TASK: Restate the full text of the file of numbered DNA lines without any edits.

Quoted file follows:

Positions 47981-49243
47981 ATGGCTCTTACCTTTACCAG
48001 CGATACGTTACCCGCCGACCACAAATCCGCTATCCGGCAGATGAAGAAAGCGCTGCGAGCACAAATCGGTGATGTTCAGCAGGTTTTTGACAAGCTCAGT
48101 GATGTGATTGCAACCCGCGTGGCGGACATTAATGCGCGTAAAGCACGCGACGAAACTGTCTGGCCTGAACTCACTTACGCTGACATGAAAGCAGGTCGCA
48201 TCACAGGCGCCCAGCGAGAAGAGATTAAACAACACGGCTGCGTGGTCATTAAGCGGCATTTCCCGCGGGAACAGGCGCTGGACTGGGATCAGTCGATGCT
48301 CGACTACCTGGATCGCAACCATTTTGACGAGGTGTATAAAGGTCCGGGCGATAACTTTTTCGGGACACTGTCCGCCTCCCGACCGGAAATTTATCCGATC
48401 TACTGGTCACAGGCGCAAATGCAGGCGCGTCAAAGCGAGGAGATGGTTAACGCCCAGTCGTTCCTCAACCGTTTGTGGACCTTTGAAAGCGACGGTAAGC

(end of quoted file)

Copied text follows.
Positions 47981-49243
47981 ATGGCTCTTACCTTTACCAG
48001 CGATACGTTACCCGCCGACCACAAATCCGCTATCCGGCAGATGAAGAAAGCGCTGCGAGCACAAATCGGTGATGTTCAGCAGGTTTTTGACAAGCTCAGT
48101 GATGTGATTGCAACCCGCGTGGCGGACATTAATGCGCGTAAAGCACGCGACGAAACTGTCTGGCCTGAACTCACTTACGCTGACATGAAAGCAGGTCGCA
48201 TCACAGGCGCCCAGCGAGAAGAGATTAAACAACACGGCTGCGTGGTCATTAAGCGGCATTTCCCGCGGGAACAGGCGCTGGACTGGGATCAGTCGATGCT
48301 CGACTACCTGGATCGCAACCATTTTGACGAGGTGTATAAAGGTCCGGGCGATAACTTTTTCGGGACACTGTCCGCCTCCCGACCGGAAATTTATCCGATC
48401 TACTGGTCACAGGCGCAAATGCAGGCGCGTCAAAGCGAGGAGATGGTTAACGCCCAGTCGTTCCTCAACCGTTTGTGGACCTTTGAAAGCGACGGTAAGC